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Search - "limitation"
When the CTO/CEO of your "startup" is always AFK and it takes weeks to get anything approved by them (or even secure a meeting with them) and they have almost-exclusive access to production and the admin account for all third party services.
Want to create a new messaging channel? Too bad! What about a new repository for that cool idea you had, or that new microservice you're expected to build. Expect to be blocked for at least a week.
When they also hold themselves solely responsible for security and operations, they've built their own proprietary framework that handles all the authentication, database models and microservice communications.
Speaking of which, there's more than six microservices per developer!
Oh there's a bug or limitation in the framework? Too bad. It's a black box that nobody else in the company can touch. Good luck with the two week lead time on getting anything changed there. Oh and there's no dedicated issue tracker. Have you heard of email?
When the systems and processes in place were designed for "consistency" and "scalability" in mind you can be certain that everything is consistently broken at scale. Each microservice offers:
1. Anemic & non-idempotent CRUD APIs (Can't believe it's not a Database Table™) because the consumer should do all the work.
2. Race Conditions, because transactions are "not portable" (but not to worry, all the code is written as if it were running single threaded on a single machine).
3. Fault Intolerance, just a single failure in a chain of layered microservice calls will leave the requested operation in a partially applied and corrupted state. Ger ready for manual intervention.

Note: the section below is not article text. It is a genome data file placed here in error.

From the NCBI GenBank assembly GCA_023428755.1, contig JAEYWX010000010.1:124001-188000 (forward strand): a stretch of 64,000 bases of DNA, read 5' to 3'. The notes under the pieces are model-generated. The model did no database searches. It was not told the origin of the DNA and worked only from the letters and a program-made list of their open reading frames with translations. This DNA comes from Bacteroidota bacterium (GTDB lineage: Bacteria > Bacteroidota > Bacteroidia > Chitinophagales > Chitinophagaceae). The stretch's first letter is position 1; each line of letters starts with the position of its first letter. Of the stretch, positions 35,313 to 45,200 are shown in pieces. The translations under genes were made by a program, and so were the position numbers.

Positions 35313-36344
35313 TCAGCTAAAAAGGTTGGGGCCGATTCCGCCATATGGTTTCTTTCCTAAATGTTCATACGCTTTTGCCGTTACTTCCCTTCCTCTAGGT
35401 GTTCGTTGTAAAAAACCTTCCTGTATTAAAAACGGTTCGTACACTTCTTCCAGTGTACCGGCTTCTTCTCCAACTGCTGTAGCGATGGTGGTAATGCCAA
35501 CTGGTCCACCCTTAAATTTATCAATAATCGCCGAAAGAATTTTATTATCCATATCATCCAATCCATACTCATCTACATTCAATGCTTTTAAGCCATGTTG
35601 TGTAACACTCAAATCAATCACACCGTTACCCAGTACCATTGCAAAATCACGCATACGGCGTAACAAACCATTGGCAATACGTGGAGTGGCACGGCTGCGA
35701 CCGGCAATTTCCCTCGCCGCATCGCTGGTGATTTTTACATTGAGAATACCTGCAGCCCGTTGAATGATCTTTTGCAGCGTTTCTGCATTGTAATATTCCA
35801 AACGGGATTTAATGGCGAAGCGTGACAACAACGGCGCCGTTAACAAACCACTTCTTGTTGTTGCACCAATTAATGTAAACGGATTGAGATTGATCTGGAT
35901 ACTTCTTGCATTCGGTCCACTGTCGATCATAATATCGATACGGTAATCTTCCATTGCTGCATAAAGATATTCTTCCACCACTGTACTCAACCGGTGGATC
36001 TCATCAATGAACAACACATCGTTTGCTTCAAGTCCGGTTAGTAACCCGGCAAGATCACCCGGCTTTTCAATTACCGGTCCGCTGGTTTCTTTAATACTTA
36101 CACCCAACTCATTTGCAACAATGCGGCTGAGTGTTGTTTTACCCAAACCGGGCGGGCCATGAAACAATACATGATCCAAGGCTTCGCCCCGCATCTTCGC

4. Completely Redundant Documentation, our web documentation is automatically generated and is always of the form //[FieldName] of the [ObjectName].
5. Happy Path Support, only the intended use cases and fields work, we added a bunch of others because YouAreGoingToNeedIt™ but it won't work when you do need it. The only record of this happy path is the code itself.
Consider this, you're been building a new microservice, you've carefully followed all the unwritten highly specific technical implementation standards enforced by the CTO/CEO (that your aware of). You've decided to write some unit tests, well um.. didn't you know? There's nothing scalable and consistent about running the system locally! That's not built-in to the framework. So just use curl to test your service whilst it is deployed or connected to the development environment. Then you can open a PR and once it has been approved it will be included in the next full deployment (at least a week later).
Most new 'services' feel like the are about one to five days of writing straightforward code followed by weeks to months of integration hell, testing and blocked dependencies.
When confronted/advised about these issues the response from the CTO/CEO
(A) "yes but it's an edge case, the cloud is highly available and reliable, our software doesn't crash frequently".
(B) "yes, that's why I'm thinking about adding [idempotency] to the framework to address that when I'm not so busy" two weeks go by...
(C) "yes, but we are still doing better than all of our competitors".
(D) "oh, but you can just [highly specific sequence of undocumented steps, that probably won't work when you try it].
(E) "yes, let's setup a meeting to go through this in more detail" *doesn't show up to the meeting*.
(F) "oh, but our customers are really happy with our level of [Documentation]".
Sometimes it can feel like a bit of a cult, as all of the project managers (and some of the developers) see the CTO/CEO as a sort of 'programming god' because they are never blocked on anything they work on, they're able to bypass all the limitations and obstacles they've placed in front of the 'ordinary' developers.
There's been several instances where the CTO/CEO will suddenly make widespread changes to the codebase (to enforce some 'standard') without having to go through the same review process as everybody else, these changes will usually break something like the automatic build process or something in the dev environment and its up to the developers to pick up the pieces. I think developers find it intimidating to identify issues in the CTO/CEO's code because it's implicitly defined due to their status as the "gold standard".